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Last updated: 02/17/2009

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While a biopsy is the only way to determine definitively if a breast abnormality is cancerous, there are a number of procedures that may be used to rule out cancer so that a biopsy is not necessary. These include mammography, ultrasound imaging,...

and ductography (used for imaging the breast ducts and diagnosing the cause of abnormal nipple discharges).



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A biopsy (in Greek: βίος life and όψη look/appearance) is a medical test involving the removal of cells or tissues for examination. The tissue is generally examined under a microscope by a pathologist, and can also be analyzed chemically. When an entire lump or suspicious area is removed, the procedure is called an excisional biopsy. When only a sample of tissue is removed with preservation of the histological architecture of the tissue's cells, the procedure is called an incisional biopsy or core biopsy. When a sample of tissue or fluid is removed with a needle in such a way that cells are removed without preserving the histological architecture of the tissue cells, the procedure is called a needle aspiration biopsy.

Several methods for breast biopsy now exist. The most appropriate method of biopsy for a patient depends upon a variety of factors, including the size, location, appearance and characteristics of the abnormality.

• Fine Needle Aspiration

(FNA) Fine needle aspiration (FNA) is a percutaneous ("through the skin") procedure that uses a fine needle and a syringe to sample fluid from a breast cyst or remove clusters of cells from a solid mass. With FNA, the cellular material taken from the breast is usually sent to the pathology laboratory for analysis. A technique similar to FNA can also be used by the radiologist or surgeon to drain fluid from a benign cyst. This procedure is called cyst aspiration. A Fine Needle Aspiration procedure is generally almost painless and takes only a few minutes to perform.

• Core Needle Biopsy

A core needle biopsy is a procedure that removes small but solid samples of tissue using a hollow "core" needle. For palpable (“able to be felt”) lesions, the physician is fixing the lesion with one hand and performing a freehand needle biopsy with the other. In case of non-palpable lesions stereotactic mammography or ultrasound guidance is used. With stereotactic mammography it is possible to pinpoint the exact location of a mass based on images taken from two different angles of the x-ray machine. With ultrasound, the radiologist or surgeon can watch the needle on the ultrasound monitor to help guide it to the area of concern. The needle used during core needle biopsy is larger than the needle used with FNA. The core biopsy needle also has a special cutting edge allowing removal of a bigger sample of tissue. With Core Needle Biopsy a relatively large sample can be removed through a small single incision in the skin. Typically, the breast area is first locally anesthetized with a small amount of anesthetic fluid. Then, the needle is placed into the breast. As with FNA, the radiologist or surgeon will guide the needle into the area of concern by palpating the lump. If the lesion can’t be felt the core needle biopsy is performed under image-guidance using either stereotactic mammography, ultrasound or even magnetic resonance imaging (MRI). A core needle biopsy procedure takes a few minutes to perform and is almost painless.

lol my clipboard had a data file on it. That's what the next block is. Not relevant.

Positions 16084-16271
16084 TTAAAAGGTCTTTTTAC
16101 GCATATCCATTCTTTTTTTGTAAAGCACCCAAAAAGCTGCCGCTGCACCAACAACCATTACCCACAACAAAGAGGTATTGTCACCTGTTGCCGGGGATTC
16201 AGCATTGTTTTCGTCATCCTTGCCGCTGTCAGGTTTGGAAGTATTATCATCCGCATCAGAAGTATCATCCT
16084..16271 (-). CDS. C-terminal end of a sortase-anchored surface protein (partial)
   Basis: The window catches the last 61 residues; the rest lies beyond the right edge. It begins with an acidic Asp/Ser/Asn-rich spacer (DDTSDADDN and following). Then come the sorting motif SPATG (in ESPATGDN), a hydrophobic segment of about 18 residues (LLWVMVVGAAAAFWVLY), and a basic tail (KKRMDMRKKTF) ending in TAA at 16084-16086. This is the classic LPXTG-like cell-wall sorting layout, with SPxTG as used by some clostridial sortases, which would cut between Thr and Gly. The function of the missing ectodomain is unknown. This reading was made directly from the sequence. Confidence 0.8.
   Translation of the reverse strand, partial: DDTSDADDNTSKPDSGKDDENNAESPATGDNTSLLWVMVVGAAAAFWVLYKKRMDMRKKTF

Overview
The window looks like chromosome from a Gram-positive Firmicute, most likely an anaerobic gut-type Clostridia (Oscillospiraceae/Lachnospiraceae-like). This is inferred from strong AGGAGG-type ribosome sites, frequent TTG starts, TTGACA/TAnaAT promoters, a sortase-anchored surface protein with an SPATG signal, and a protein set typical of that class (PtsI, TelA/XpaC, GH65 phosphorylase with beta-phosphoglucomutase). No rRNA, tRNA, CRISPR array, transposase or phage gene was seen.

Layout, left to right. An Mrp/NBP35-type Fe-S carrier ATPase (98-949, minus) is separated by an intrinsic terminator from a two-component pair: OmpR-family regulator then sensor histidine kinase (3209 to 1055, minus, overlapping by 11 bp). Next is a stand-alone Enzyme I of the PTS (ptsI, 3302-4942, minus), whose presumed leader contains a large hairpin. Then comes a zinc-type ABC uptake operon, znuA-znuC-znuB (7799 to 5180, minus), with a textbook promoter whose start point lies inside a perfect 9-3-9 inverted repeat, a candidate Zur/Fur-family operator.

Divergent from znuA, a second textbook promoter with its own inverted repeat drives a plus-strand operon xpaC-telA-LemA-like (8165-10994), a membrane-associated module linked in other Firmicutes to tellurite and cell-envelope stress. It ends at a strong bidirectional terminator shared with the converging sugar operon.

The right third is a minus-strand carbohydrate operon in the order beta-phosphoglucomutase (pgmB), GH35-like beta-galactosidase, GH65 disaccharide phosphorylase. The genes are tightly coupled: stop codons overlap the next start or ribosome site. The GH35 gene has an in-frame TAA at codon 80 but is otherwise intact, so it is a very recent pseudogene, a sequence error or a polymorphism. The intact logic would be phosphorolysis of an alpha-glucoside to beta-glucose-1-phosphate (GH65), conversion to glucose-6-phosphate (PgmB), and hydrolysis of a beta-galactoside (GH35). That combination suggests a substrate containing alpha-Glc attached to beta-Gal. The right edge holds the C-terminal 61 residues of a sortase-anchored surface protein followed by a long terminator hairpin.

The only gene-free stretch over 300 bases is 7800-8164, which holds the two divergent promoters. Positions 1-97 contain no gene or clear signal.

• Vacuum Assisted Biopsy

Vacuum Assisted Biopsy is a version of Core Needle Biopsy using a vacuum technique to assist the collection of the tissue sample. The needle normally has a lateral (“from the side”) opening and can be rotated allowing multiple samples to be collected through a single skin incision. The Vacuum Assisted Biopsy procedure is similar to normal Core Needle Biopsy.

• Open Surgical Biopsy

Open Surgical Biopsy means that a large mass or lump is removed during a surgical procedure. Surgical biopsy requires an approximately 3 to 5 centimeters incision and is normally performed in an operating room in sterile conditions. Open surgical biopsy in some cases can be performed with local anesthesia but in most cases general anesthesia may be necessary. Ten years ago, most breast biopsies were open surgical procedures. Today most patients are candidates for less invasive biopsy procedures such as core needle biopsy. Depending on the location of the lesion to be biopsied, a radiologist will often perform needle localization beforehand to guide the surgeon to the site being biopsied.


From http://en.wikipedia.org/wiki/Biopsy

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